Not much to round-up today (well, actually, I am not in a position to round-up much), and some is sobering. Try this one:
- “We find that poor economic conditions do not drive participation in ISIS. ” Paper here. Read the abstract, intro and conclusion, you will be depressed. I think Trumpists will use this one fiercely in the Presidential campaign, forcing Hillary even further into Hawklike territory. Say what you will about President Obama, I would argue that on net he has been a net plus on the “let’s not fight lots of wars” side of things, my bias is that he is underappreciated in this role, and overappreciated for his role(s) domestically.
- Not research about well-crafted fictional stories … but scientifically novel research. Long-story short – it is underappreciated, risky, and we should be be careful about how we fund this. Is this evidence for, or against, my view that output standards are superior methods of regulatory and subsidy approaches should we choose to go that way?
- Delivering high-quality medical outcomes is, in my view, NOT the primary goal of hospital units. I do not get invited to dinner parties for sharing that view.
- How much did the Affordable Care Act increase insurance coverage? See here. I liked this part, “The coverage gains from the full ACA were largest for those with incomes below the Medicaid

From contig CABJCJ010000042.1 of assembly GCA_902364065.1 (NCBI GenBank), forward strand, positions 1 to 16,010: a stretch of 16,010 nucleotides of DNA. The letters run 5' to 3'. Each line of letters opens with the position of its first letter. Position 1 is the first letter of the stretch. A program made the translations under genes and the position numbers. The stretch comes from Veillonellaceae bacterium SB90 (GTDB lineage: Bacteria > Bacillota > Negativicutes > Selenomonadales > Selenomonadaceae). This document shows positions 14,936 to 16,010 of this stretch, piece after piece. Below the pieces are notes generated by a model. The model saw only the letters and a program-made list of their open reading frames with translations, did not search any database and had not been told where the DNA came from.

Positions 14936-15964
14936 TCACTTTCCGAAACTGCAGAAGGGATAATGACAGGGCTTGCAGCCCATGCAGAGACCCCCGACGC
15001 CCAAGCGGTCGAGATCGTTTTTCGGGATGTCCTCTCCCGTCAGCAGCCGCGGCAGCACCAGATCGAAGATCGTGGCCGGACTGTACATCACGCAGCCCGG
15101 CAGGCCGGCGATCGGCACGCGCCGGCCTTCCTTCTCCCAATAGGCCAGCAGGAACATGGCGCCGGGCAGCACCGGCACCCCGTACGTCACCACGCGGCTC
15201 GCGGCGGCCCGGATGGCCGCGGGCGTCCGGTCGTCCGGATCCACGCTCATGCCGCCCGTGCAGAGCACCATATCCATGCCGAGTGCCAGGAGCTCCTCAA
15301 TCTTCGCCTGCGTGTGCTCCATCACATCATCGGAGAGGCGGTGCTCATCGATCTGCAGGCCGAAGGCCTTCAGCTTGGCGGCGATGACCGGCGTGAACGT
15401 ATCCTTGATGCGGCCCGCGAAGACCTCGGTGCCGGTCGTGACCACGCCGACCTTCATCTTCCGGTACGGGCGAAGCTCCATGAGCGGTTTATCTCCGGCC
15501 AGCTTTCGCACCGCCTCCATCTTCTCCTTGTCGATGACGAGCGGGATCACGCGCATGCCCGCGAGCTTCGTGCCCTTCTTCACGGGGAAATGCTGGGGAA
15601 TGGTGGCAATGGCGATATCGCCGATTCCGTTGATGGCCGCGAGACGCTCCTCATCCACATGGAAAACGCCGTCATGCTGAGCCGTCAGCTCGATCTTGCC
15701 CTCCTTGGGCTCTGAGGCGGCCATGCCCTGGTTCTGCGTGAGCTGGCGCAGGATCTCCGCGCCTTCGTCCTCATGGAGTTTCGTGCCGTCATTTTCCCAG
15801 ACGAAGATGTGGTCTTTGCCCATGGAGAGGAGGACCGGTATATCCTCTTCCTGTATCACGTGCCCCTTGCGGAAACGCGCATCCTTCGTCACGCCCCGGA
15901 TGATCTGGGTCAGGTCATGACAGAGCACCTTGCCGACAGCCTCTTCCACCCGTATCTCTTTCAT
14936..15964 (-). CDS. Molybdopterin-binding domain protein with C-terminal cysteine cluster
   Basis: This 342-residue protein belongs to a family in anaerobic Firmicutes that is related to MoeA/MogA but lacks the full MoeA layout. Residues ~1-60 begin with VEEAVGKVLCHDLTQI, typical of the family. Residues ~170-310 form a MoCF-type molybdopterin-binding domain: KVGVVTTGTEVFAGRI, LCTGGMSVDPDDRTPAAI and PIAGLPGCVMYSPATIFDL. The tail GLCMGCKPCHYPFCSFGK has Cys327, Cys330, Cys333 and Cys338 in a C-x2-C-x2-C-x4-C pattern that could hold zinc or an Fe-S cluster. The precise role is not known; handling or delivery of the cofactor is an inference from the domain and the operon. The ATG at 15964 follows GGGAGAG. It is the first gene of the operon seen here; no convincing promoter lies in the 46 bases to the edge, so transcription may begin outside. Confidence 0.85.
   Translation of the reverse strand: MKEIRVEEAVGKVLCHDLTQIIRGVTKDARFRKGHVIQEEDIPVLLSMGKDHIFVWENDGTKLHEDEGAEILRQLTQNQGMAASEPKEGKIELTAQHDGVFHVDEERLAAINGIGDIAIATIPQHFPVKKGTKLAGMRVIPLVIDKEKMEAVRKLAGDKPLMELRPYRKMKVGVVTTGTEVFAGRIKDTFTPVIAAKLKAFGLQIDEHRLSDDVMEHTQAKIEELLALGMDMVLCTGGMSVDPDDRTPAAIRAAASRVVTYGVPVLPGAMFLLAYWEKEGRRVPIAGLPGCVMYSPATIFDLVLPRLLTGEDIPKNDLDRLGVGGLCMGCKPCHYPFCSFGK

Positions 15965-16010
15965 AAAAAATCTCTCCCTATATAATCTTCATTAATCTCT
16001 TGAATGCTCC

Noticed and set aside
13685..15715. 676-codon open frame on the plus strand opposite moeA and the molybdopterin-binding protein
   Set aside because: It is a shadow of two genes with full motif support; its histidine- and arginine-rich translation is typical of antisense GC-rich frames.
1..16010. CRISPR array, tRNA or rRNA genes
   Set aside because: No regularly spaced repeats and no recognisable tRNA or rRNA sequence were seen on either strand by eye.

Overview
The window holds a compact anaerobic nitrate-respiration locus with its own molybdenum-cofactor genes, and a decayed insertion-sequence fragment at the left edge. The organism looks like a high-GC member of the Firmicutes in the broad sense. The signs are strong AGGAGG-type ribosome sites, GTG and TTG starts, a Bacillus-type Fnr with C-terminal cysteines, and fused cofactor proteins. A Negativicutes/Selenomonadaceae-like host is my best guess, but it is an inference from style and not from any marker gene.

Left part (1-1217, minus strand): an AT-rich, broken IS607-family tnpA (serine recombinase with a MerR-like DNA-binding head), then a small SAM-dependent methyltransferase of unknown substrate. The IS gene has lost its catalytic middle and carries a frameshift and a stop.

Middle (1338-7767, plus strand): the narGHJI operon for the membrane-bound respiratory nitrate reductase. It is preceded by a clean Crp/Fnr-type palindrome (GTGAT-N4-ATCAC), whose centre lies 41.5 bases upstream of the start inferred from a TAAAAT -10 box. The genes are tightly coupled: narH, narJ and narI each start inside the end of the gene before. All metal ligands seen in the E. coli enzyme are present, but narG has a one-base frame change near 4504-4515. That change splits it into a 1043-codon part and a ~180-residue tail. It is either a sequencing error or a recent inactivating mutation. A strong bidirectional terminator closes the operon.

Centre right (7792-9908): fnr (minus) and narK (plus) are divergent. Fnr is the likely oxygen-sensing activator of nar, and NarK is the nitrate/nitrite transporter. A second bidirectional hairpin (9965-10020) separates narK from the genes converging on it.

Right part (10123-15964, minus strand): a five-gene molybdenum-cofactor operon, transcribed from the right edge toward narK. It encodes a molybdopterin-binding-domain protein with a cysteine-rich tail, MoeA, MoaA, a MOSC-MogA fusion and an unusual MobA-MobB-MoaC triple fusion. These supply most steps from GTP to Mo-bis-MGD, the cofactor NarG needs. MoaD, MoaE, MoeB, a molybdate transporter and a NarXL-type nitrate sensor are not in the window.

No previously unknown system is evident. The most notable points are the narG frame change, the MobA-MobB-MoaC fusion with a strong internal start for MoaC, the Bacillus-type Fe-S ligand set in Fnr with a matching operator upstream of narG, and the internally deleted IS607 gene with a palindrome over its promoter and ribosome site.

eligibility threshold, non-whites, young adults, and unmarried individuals.” It would have been cheaper and easier to just offer means-tested subsidies for insurance rather than this big mess of a law. Expand Medicaid, reduce spending on other BS, and so on. By the way, does anyone have data/research on what has happened to ER admissions since the ACA was implemented? That was one of the major reasons the law was passed, or at least justified, and we know in Massachusetts (at least I remember reading about it) that after RomneyCare, ER admissions/uncompensated care costs did not fall. If the national study has not been done yet, young researchers, chop-chop!
- How property rights evolve … they evolve when the costs of internalizing externalities are lower than the benefits – in other words, when it makes economic sense to do so. Here is a neat paper showing how much value was created from the movement to the Colorado Doctrine of rights rather than applying the British tradition out west. Believe it or not, THIS really exciting development is very germane to the topic!
- How I plan to spend some of my summer. Jealous yet?